This isn’t the whole story – not yet. The leaks don’t yet reveal any details of how that works, only the basic physical form of the keyboards, as well as what instruments have been added in Komplete 10′s software.

So, I’m posting it here in the hopes that more inquisitive CDM readers will ask us some questions. What would you want to see tested; what would you want to know? Let’s see some questions rather than premature reviews, and we can find some answers. (My experience is, readers here ask terrific questions.)

But for starters, here’s the information shared on GearSlutz and in a story on (German-language site) The big story, as the teaser video suggested, is keyboards designed for controlling instruments in Komplete. Many of the hardware features you’ve already seen in the “teaser” video (which actually showed quite a lot): Continue reading »


Native Instruments today releases a teaser video which it says is “A glimpse of the future” of Komplete, the production suite that includes Reaktor, Kontakt, and various synths and the like.

That video clearly shows some kind of hardware. Now, the degree to which I can speculate about an unreleased product is inversely proportional to the amount I know about such a product.

So, with that in mind, let me objectively describe what you see in the video in ways that are truly obviously discernible, for those of you who can’t be bothered to squint at the video yourself. I’d say we see:

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Pd: Ugly. Hugely useful. Free.

The open-source, free graphical patching environment can do everything from simple MIDI tasks to building synths and effects to advanced multimedia. And because it’s free software, it’s also been adapted to run places other tools can’t – it’s been used in commercial iOS apps with millions of downloads (via libpd), and will run happily on a Raspberry Pi or even a hacked e-reader or ancient iPod.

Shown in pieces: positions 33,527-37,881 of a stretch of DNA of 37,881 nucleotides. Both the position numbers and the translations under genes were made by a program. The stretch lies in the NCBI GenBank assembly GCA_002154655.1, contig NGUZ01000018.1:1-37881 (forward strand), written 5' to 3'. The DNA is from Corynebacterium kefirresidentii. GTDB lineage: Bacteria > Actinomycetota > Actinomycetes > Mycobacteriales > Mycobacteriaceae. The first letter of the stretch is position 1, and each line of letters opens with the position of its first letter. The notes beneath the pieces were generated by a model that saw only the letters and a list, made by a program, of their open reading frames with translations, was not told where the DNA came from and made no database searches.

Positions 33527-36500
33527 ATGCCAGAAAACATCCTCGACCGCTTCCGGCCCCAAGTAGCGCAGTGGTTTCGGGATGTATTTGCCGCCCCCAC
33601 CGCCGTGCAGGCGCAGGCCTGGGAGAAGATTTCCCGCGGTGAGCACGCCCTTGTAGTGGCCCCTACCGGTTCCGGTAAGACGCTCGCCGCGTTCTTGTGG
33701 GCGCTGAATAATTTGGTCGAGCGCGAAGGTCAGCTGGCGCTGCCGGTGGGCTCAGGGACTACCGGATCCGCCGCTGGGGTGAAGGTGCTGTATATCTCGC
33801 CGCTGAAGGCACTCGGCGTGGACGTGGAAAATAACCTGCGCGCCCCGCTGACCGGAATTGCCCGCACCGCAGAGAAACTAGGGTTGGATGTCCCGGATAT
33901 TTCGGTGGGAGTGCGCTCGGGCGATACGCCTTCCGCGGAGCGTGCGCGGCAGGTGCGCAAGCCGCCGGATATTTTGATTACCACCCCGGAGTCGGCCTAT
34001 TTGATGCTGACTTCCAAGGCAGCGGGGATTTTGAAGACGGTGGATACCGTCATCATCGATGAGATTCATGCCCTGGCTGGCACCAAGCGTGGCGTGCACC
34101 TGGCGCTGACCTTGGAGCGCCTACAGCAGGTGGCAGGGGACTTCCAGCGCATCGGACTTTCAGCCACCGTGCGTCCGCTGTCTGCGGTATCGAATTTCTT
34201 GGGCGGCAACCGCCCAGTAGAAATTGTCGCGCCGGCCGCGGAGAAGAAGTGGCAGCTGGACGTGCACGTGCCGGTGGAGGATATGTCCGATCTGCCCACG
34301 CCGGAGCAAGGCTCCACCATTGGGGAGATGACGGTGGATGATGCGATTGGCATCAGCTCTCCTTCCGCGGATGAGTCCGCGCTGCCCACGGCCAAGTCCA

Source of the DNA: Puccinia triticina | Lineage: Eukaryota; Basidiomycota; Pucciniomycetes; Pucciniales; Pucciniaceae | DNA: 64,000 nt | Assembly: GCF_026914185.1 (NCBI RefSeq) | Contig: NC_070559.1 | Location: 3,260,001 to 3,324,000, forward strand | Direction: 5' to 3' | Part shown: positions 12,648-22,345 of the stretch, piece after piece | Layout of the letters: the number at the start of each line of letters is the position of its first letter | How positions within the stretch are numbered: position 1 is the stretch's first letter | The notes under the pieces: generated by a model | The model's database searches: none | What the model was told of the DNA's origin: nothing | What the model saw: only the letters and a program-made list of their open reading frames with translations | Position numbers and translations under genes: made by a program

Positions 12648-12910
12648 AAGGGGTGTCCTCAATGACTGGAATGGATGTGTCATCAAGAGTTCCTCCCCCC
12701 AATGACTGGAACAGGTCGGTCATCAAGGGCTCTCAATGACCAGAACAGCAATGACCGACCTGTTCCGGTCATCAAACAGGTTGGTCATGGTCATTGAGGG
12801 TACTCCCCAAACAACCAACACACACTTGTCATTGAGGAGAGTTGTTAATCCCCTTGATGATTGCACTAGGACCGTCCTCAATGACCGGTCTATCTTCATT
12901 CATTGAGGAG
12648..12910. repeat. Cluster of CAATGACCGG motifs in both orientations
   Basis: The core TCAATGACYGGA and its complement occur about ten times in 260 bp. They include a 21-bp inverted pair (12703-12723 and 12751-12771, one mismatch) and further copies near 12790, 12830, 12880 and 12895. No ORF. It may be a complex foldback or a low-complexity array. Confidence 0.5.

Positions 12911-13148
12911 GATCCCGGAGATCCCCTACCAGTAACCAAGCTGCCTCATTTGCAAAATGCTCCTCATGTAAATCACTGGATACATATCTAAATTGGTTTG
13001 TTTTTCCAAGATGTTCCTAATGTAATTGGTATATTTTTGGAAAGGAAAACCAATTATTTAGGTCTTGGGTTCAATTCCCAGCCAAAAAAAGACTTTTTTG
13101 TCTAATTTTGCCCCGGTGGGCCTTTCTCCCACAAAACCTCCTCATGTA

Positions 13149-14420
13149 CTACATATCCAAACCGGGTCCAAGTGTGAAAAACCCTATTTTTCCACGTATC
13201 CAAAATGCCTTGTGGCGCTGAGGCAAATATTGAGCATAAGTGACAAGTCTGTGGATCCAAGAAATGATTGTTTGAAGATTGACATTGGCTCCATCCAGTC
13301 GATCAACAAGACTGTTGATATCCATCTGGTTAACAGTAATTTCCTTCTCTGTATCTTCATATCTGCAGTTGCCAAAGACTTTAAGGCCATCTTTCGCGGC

Contrary to popular belief, it’s also getting a healthy stream of updates. And while those usually don’t merit specific mention, 0.46 is very cool. (It’s the “vanilla” version, so perfectly suited to work with libpd for iOS, Android, and game development, among other things.)

New in this release:

  • Native OSC (Open Sound Control) support. oscformat, oscparse objects now does OSC over UDP. (TCP, USB, etc. still require the slip encoder/decoder by mrpeach.)
  • Built-in support for Jack (inter-app audio, etc.) on OS X.
  • No more manually setting up devices: “Audio and MIDI devices saved by name so that when they get switched around Pd has a better chance of restoring settings correctly.”
  • New string support: ,
  • Netsend/netreceive bi-directional TCP support. (Overdue – thanks!)

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Eurorack fever continues to spread. The ease of making musical electronics fit the standard, pioneered by Germany’s Dieter Doepfer, and the growing appetite from a small but passionate audience, seems to make producing new modules irresistible. The entire design equation is different: a single task or handful of tasks can become a product.

Dave Smith Instruments is the latest entry. And the product is the perfect choice for DSI. It’s a module built around on the Curtis filter, the signature filter found on everything from the 1980s Prophets (back when Dave’s company was Sequential Circuits) to the latest Mopho and Prophet 12 – as well as instruments like the Oberheim Xpander and Rhodes Chroma.

Putting the Curtis filter in a module gives you a range of features:

  • Switchable 2/4-pole, resonant low-pass filter
  • -12 dB, -24 dB switchable filter slopes
  • Dedicated voltage-controlled amplifier (VCA)
  • Audio input jack, filtered audio output jack (well, of course, though you can choose signal from either before or after the VCA)
  • Control voltage inputs for frequency, resonance, and amplitude
  • Self-oscillation in 24 dB mode

Street (MAP) US$179.

And yes, it’s actually as far as I know the first time in quite some that Dave Smith, known as the father of MIDI, had his name on something without MIDI built in. But that’s not in and of itself news; a module is by definition different from a standalone synthesizer. Continue reading »